Some beer can be distilled down to sanitizer or composted, but plenty of beer will simply be thrown out.

By Mike Pomranz
April 24, 2020
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To put it mildly, the COVID-19 pandemic is changing how breweries operate. Even by mid-March, 99 percent of independent breweries polled by the trade group the Brewers Association (BA) had already said they were impacted by coronavirus. The hardest-hit category is draft beer: Due to restaurant and bar closures, distributed draft beer sales are down well over 90 percent, according to a BA report from earlier this month. And on-site sales for breweries—much of which comes out of their own tap lines—are down 65 percent on average.

The reality of these numbers is that—especially for breweries that focus on draft distribution or taproom sales—beer will likely have to be dumped after it passes its recommended shelf life and becomes unpalatable. The situation is so dire that, yesterday, the BA even went back and updated its article on “Best Practices for Responsible Disposal of Beer.” Yes, sadly, raise a glass in memoriam to the beers that will not make it.

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“The protracted closure of the hospitality sector and need for responsible social distancing makes it probable, if not inevitable, that brewers will need to dispose of out-of-code beer from the market or excess onsite inventory,” the BA writes. Though this “expired” beer won’t kill you, many modern brews have a focus on freshness, and these beers will deteriorate in quality to the point where they are not worth serving. In those cases, the BA adds the reminder, “When disposing of unsaleable beer, brewers need to do so responsibly.”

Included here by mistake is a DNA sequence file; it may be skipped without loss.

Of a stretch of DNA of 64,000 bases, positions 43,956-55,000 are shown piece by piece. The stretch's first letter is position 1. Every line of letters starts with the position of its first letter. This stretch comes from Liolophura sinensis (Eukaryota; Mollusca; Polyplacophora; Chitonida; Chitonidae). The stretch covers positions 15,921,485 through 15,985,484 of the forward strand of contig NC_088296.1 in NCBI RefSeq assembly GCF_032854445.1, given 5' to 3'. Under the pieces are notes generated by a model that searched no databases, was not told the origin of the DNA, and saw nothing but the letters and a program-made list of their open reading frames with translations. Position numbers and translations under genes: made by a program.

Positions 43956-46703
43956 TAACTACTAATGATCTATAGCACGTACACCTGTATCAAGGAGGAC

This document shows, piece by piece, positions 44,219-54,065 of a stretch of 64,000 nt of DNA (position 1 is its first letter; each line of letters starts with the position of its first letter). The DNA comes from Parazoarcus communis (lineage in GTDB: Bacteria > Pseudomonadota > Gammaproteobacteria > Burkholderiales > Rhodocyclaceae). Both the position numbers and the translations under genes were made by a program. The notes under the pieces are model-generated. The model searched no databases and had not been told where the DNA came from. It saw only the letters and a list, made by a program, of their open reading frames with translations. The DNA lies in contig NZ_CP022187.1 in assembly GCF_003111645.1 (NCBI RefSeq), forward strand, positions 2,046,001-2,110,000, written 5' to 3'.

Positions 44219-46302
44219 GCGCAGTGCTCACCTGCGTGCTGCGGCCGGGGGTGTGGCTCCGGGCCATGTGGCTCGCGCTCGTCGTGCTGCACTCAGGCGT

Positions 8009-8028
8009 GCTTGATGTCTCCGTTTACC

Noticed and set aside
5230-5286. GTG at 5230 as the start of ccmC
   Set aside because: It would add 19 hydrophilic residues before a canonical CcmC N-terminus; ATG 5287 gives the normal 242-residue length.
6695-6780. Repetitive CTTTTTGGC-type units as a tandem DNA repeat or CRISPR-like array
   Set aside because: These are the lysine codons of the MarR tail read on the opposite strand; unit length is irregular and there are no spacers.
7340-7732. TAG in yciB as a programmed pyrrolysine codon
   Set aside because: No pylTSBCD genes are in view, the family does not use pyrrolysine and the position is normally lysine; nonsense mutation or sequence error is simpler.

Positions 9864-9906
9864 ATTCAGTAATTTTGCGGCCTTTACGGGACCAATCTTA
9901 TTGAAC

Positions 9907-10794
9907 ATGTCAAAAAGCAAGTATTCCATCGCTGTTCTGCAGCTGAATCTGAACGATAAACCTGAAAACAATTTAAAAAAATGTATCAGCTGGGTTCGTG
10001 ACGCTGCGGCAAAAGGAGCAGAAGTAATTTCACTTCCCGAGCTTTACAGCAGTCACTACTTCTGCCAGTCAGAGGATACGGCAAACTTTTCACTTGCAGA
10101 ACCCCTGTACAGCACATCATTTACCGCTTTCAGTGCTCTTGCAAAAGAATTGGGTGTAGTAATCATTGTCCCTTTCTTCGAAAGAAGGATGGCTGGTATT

The BA provides three suggestions for disposal—two of which will inspire a tad more optimism. Similar to what the European wine industry plans to do with their excess wine, beer can be distilled down into alcohol for products such as sanitizer. Plenty of distilleries are already making hand sanitizer, but if they don’t have any fermented beverages to distill, that can slow production: As the BA explains, beer designated for dumping “can help alleviate the bottle neck.”

Another potential option is composting, though the BA warns that local composting operations and farmers “may or may not be able to process the volume of beer” in need of disposal.

Finally, as the least inspiring option, the BA also details disposal to municipal wastewater treatment.  Even that option can be far more complicated than simply dumping brews down the drain. Due to the way treatment plants operate, the BA warns that large injections of beer can overwhelm the processing capacity. The advice provided on how to proceed is surprisingly technical. “Communicating with your district directly will help you understand their needs, and allow you to make a responsible beer disposal plan,” the BA suggests.

Of course, there is one other option: last-ditch efforts to try to get the beer drunk. As Good Beer Hunting explained earlier this month, it’s possible—though not necessarily easy—to repackage keg beer into cans; and at least some breweries have been selling kegs at discounted prices directly to consumers. But at a time when large gatherings are prohibited, throwing keggers at home isn’t going to solve this problem. Unfortunately, instead, a large amount of beer is going to have to be dumped.

“We’re looking at a lot of kegs in my distributor’s warehouse that are getting to that point where we to look at options, and the top option is to dump it all,” Jaime Tenny, co-owner of South Carolina’s Coast Brewing Company, told The Post and Courier. “Actually, there are no (other) options.”